Doug Williams, Warren Moon, Donovan McNabb, and other pro passers have had to overcome the “black quarterback” label. Did white quarterbacks face a stigma at the University of Oklahoma?
“I’ve always said I’d never recruit a white quarterback,” Barry Switzer told CBS Sports 920 in St. Louis. “The only way I’d ever recruit a white quarterback to play for me was if his mom and daddy would have to both be black, and that’s the only way I would do it. My offense is a quarterback-fullback offense, I’d have to have a Jamelle Holieway, J.C. Watts [or] Thomas Lott.Those guys are gonna be my quarterbacks. They’re great runners. They’re great ball carriers.”
Switzer, who coached the Oklahoma Sooners to national championships in 1974, 1975, and 1985, displayed a fondness for the wishbone offense and tailbacks disguised as quarterbacks in his days in Norman. He settled for a traditional pocket passer in Troy Aikman as the head coach of the Dallas Cowboys in the mid-1990s.When you’ve won three national championships in the college ranks and a Super Bowl in the pros, you can say whatever comes to mind. And lately, that’s just what Switzer has been doing.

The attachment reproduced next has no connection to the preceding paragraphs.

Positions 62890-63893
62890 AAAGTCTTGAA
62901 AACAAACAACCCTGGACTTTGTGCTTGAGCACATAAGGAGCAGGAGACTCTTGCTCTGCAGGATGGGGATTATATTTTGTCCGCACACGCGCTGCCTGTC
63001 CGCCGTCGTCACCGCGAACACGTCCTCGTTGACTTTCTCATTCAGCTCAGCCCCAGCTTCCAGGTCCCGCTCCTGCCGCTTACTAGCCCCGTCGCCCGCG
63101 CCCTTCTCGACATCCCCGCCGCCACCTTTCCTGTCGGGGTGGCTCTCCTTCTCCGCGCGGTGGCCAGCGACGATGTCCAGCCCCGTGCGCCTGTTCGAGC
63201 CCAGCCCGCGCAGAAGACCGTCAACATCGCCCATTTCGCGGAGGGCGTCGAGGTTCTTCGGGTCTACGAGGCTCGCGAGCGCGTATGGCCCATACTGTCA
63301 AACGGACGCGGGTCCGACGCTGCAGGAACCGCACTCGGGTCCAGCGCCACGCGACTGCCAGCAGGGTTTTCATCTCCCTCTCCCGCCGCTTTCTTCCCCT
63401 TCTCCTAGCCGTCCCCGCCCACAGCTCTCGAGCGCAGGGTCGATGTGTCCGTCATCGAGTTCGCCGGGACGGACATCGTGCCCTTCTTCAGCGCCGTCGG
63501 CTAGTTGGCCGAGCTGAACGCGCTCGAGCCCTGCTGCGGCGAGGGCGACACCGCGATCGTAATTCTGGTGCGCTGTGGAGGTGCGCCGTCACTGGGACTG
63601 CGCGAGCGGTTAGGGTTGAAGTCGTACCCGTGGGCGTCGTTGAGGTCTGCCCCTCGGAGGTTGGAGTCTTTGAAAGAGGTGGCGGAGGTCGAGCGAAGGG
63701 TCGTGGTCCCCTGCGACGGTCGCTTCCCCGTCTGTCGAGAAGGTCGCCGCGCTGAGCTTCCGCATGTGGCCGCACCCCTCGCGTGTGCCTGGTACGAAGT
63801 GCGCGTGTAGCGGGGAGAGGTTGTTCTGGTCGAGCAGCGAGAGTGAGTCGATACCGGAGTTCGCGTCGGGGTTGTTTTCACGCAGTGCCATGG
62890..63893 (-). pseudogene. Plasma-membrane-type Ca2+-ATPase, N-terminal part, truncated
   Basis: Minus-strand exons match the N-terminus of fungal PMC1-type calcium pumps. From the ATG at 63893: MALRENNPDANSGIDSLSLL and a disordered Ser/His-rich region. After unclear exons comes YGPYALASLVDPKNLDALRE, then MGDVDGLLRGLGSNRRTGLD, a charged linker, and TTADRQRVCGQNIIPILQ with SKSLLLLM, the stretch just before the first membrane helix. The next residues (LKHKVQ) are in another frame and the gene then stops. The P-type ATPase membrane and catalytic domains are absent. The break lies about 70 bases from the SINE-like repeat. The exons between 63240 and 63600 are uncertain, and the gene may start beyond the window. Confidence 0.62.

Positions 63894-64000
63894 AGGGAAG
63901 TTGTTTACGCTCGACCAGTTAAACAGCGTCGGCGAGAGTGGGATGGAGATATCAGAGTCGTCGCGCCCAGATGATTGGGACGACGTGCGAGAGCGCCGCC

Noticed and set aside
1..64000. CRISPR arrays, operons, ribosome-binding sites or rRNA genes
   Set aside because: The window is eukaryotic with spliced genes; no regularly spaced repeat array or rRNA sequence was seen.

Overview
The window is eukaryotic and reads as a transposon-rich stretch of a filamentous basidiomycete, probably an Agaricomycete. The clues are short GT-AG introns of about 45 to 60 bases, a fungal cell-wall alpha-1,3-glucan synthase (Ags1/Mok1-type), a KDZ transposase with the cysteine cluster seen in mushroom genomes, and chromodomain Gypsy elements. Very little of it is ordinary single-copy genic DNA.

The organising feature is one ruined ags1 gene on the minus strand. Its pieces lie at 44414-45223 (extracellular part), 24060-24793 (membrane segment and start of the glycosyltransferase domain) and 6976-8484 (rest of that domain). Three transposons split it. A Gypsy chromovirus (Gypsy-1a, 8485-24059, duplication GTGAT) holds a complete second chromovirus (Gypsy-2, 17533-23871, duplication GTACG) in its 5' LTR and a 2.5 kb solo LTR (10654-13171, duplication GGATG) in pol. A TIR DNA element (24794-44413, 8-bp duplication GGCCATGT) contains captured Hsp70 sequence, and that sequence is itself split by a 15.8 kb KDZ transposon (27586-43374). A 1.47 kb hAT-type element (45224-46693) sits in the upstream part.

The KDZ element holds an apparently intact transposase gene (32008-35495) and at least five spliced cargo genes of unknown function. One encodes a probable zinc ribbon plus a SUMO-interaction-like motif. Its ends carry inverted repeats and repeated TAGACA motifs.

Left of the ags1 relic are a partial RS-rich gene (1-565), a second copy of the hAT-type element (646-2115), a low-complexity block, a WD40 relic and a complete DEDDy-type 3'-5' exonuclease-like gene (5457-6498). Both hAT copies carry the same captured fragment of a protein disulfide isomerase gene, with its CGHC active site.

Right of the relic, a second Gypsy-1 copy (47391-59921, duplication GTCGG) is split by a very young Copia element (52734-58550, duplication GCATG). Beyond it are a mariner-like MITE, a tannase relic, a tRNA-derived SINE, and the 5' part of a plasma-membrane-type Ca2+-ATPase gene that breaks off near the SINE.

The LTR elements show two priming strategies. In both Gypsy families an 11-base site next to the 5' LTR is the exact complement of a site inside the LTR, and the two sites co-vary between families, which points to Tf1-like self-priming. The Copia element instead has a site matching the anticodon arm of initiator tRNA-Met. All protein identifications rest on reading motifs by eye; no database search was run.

“I don’t like his antics,” he remarked of Johnny Manziel earlier this week. “I think he’s an arrogant little prick. I’ve said that and I’ll say it again. He’s a privileged kid. He’s embarrassed himself. He’s embarrassed his teammates. He’s embarrassed his coaches.”
A few lines later, Coach Switzer called Johnny Football “the best that I’ve seen.”